Chapter 13 - Changes on the Western Frontier
Terms in this set (23)
The vast grassland that extends through the central portion of North America, from Texas northward to Canada, east of the Rocky Mountains.
Treaty of Fort Laramie
The treaty requiring the Sioux to live on a reservation along the Missouri River.
Tatanka Lyotanka leader of the Hunkpapa Sioux, who never signed the Treaty of Fort Laramie.
George A. Custer
A Colonel who in 1874 reported that there was gold in the Black Hills.
A minority group's adoption of the beliefs and way of life of the dominant culture.
A law, enacted in 1887, that was intended to "Americanize" Native Americans by distributing reservation land to individual owners.
Battle of Wounded Knee
Brought the Indian wars - and an entire era - to a bitter end.
A breed of sturdy, long-horned cattle brought by the Spanish to Mexico and suited to the dry conditions of the Southwest.
The major cattle route from San Antonio, Texas, through Oklahoma to Kansas.
The moving of cattle over trails to a shipping center.
A U.S. law enacted in 1862, that provided 160 acres in the West to any citizen or intended citizen who was head of household and would cultivate the land for five years; a law whose passage led to record numbers of U.S. settlers claiming private property which previously had been reserved by treaty and by tradition for Native American nomadic dwelling and use; the same law strengthened in 1889 to encourage individuals to exercise their private property rights and develop homesteads out of the vast government lands.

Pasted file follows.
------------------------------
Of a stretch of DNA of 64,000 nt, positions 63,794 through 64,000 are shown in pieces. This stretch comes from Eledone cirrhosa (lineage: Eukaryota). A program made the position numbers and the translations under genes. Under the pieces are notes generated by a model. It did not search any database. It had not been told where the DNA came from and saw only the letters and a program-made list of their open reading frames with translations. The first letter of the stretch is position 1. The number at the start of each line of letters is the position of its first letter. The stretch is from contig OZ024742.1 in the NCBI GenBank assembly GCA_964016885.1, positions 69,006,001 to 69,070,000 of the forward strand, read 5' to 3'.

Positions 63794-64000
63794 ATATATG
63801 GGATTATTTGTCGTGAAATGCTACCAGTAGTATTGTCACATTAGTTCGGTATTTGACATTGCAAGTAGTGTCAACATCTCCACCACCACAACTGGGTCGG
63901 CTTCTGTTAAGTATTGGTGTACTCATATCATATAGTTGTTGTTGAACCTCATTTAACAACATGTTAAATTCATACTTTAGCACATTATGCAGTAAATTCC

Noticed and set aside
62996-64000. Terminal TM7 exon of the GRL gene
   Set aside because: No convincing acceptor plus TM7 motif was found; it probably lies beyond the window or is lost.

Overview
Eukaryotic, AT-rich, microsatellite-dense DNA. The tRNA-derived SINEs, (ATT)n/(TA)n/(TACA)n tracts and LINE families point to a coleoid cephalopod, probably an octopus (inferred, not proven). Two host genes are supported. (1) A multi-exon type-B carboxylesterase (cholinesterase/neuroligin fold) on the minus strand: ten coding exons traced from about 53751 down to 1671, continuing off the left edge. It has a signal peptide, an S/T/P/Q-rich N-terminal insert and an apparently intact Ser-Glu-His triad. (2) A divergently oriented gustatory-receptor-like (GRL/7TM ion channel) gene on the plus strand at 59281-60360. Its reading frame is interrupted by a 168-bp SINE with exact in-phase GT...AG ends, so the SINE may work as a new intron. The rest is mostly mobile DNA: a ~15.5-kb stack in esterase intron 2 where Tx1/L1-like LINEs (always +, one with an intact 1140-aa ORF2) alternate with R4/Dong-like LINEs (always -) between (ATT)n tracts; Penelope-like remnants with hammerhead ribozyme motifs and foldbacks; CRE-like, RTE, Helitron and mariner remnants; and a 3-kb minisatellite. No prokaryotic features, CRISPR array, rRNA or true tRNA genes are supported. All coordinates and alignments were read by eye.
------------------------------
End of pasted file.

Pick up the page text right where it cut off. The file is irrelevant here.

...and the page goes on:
An African American who migrated from the SOuth to Kansas in the post-Reconstruction years.
A home built of blocks of turf.
Laws enacted in 1862 and 1890 to help create agricultural colleges by giving federal land to states.
An enormous farm on which a single crop is grown.
Oliver Hudson Kelley
In 1867 started the Patrons Husbandry, an organization for farmers that became popularly known as the Grange.
The Patrons of Husbandry - a social and educational organization through which farmers attempted to combat the power of the railroads in the late 19th century.
Groups of farmers, or those in sympathy with farming issues, who sent lecturers from town to town to educate people about agriculture and rural issues.
A late 19-century political movement demanding that people have a greater voice in government and seeking to advance the interests of farmers and laborers.
The use of both gold and silver as a basis for a national monetary system.
A monetary system in which the basic unit of currency is defined in terms of a set amount of gold.
Ohioan Republican Candidate for the 1896 election.
William Jennings Bryan
Nebraska Congressman the Democratic Candidate for the 1896 election.